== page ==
Photos of the Long Island Sound

Research & Monitoring

Status & Trends

LISS Ecosystem Targets and Supporting Indicators

Index of Anadromous Fish Runs

( Click labels in legend to hide data and adjust scale )
Alewife – Fish Counter
Mianus River Bride Brook* Latimers
2002
2003 117,150
2004   81,350
2005      1,198   68,757
2006      6,515 129,114  1,654
2007    81,854   66,975     903
2008    80,906   76,108   2,556
2009    22,979   74,839 no data
2010    93,077 164,149   2,560
2011    66,521 196,996   2,679
2012  119,335 287,003  22,154
2013    69,074 363,224  33,065
2014    49,081 265,969  17,003
2015     4,313 218,076    4,926
2016 11,940 148,596 4,226
2017 19,242 386,325 5,675
2018 32,961 395,026 16,210
– indicates no counting done.*Bride Brook run was enumerated by hand counting 2003 and 2004
Blueback Herring – Fish Counter
CT River Mianus River Bride Brook Latimers
1967 356
1968   –
1969   –
1970 188
1971 302
1972 188
1973 302
1974 504
1975 1,600
1976 4,785
1977 32,492
1978 40,765
1979 39,895
1980 197,950
1981 419,734
1982 586,808
1983 454,247
1984 482,954
1985 632,255
1986 517,521
1987 358,607
1988 343,361
1989 286,537
1990 392,157
1991 412,344
1992 312,863
1993 103,465
1994  31,843
1995 112,124
1996 55,011
1997 63,945
1998 11,146
1999   2,699
2000 10,587
2001 10,602
2002 1,939 not present not present
2003  1,392
2004     151
2005     534   3,386
2006       21   1,402
2007       75 12,463
2008       84 13,309
2009       39   9,563
2010       76   7,028
2011     138  25,753
2012       39  13,212
2013     976  27,810
2014     647  29,424
2015       87           0
2016    137 3,455
2017    875 4,807
2018 1,060 8,202
‘ – ‘  no counting done.
American Shad
CT River
1967 19,484
1968 24,693
1969 45,349
1970 65,751
1971 52,719
1972 25,572
1973 25,104
1974 53,147
1975 110,000
1976 346,725
1977 202,997
1978 145,136
1979 255,753
1980 376,066
1981 377,124
1982 294,842
1983 528,185
1984 496,884
1985 487,158
1986 352,122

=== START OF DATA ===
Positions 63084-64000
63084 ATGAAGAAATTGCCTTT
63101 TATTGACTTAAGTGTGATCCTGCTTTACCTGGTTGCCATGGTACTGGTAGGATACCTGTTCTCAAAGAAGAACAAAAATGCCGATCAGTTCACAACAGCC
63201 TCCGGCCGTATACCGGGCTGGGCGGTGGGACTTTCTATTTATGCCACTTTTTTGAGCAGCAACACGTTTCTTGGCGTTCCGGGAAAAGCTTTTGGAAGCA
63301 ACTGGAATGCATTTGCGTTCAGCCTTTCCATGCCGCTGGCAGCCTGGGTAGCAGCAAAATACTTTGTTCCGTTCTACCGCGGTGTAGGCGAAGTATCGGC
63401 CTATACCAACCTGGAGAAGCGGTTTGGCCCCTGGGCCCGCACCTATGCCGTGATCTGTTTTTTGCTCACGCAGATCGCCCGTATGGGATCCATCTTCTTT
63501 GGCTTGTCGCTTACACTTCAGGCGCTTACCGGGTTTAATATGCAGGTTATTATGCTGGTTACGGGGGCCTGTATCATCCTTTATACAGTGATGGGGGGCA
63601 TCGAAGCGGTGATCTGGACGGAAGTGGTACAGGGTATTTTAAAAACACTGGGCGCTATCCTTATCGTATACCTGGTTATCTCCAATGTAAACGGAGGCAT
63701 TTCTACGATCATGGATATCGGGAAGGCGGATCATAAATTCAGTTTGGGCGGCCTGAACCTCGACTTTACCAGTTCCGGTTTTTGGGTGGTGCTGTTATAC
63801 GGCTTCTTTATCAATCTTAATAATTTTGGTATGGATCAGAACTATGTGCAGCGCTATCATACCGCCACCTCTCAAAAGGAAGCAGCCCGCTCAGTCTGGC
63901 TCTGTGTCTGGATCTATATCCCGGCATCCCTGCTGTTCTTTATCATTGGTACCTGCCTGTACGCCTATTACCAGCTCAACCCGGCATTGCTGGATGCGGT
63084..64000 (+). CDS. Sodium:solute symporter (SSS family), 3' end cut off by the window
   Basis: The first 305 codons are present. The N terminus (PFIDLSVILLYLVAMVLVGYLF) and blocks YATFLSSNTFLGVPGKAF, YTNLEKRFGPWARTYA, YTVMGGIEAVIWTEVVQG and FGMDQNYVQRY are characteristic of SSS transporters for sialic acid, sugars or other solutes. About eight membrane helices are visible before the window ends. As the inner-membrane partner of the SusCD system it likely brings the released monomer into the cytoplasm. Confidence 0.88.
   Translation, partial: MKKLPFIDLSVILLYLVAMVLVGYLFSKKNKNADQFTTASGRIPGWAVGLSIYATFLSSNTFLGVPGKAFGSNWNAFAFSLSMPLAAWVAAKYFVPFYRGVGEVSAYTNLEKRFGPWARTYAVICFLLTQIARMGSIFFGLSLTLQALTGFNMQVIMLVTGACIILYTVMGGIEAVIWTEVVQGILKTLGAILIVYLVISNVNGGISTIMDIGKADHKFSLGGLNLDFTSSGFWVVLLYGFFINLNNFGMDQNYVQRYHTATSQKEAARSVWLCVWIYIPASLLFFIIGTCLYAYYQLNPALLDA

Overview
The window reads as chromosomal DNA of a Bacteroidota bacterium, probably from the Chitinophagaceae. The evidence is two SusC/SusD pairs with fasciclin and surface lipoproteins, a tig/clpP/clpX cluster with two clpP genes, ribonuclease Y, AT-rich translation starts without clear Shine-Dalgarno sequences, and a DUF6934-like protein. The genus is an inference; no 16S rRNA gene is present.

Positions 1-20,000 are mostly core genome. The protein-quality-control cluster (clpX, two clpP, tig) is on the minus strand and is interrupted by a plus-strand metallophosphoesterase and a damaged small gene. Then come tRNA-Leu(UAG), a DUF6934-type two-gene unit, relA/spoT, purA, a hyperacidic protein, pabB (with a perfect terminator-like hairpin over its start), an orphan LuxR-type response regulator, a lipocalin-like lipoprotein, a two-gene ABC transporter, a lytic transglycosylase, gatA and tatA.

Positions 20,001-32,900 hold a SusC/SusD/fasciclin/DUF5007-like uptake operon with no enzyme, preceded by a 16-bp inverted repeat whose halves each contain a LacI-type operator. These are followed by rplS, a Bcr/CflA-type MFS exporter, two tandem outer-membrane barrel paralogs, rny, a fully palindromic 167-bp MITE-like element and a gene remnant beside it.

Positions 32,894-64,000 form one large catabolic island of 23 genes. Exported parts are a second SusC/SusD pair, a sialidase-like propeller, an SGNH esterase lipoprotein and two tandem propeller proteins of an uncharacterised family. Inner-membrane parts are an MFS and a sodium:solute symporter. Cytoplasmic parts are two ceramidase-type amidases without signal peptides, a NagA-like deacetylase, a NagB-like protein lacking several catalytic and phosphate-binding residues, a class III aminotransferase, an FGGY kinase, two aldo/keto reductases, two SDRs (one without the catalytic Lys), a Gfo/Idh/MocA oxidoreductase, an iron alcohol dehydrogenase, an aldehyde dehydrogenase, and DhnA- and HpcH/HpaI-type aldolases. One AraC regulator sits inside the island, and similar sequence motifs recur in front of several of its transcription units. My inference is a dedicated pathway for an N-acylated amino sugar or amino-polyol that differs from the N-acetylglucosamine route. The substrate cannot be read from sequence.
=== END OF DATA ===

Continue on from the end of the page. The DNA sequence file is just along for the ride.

1987 276,835
1988 294,158
1989 354,180
1990 363,725
1991 523,153
1992 721,764
1993 340,431
1994 181,038
1995 190,295
1996 276,289
1997 299,448
1998 315,810
1999 193,780
2000 225,042
2001 273,206
2002 374,534
2003 286,814
2004 191,555
2005 116,511
2006 154,745
2007 158,807
2008 153,109
2009 160,649
2010 164,439
2011 244,177
2012 490,431
2013 392,967
2014 370,506
2015  412,656
2016 385,930
2017 536,670
2018

WHAT ARE THESE SPECIES?

River herring is a collective term for the alewife, Alosa pseudoharengus, and blueback herring, Alosa aestivalis, two anadromous fish species that are related to the American shad. Anadromous fish migrate from the ocean to rivers to spawn.  The coastal range of the alewife extends from northeastern Newfoundland to South Carolina, while that of the blueback herring extends from Nova Scotia to Florida. Both species undertake upriver spawning migrations during spring. The American shad, Alosa sapidissima, is the largest of the herring family, and is a favorite Connecticut River sportfish. It also undertakes upriver spawning migration during spring. The historic range of American shad was from the St. Lawrence River to Florida. Shad are still distributed throughout their historic range but shad are most abundant in East Coast rivers between Connecticut and North Carolina.

WHAT DOES THIS INDICATE?

This group of streams has one fishway where fish are counted.  The amount of available habitat upstream of the fishway is not expected to increase due to future fish passage projects (e.g. no more upstream dams or all upstream dams are currently passable).  Because of this, the number of fish returning year-after-year will likely be due to changes in survival at sea than major changes in freshwater.  These numbers can be used as an index for how the species are doing at sea or in general.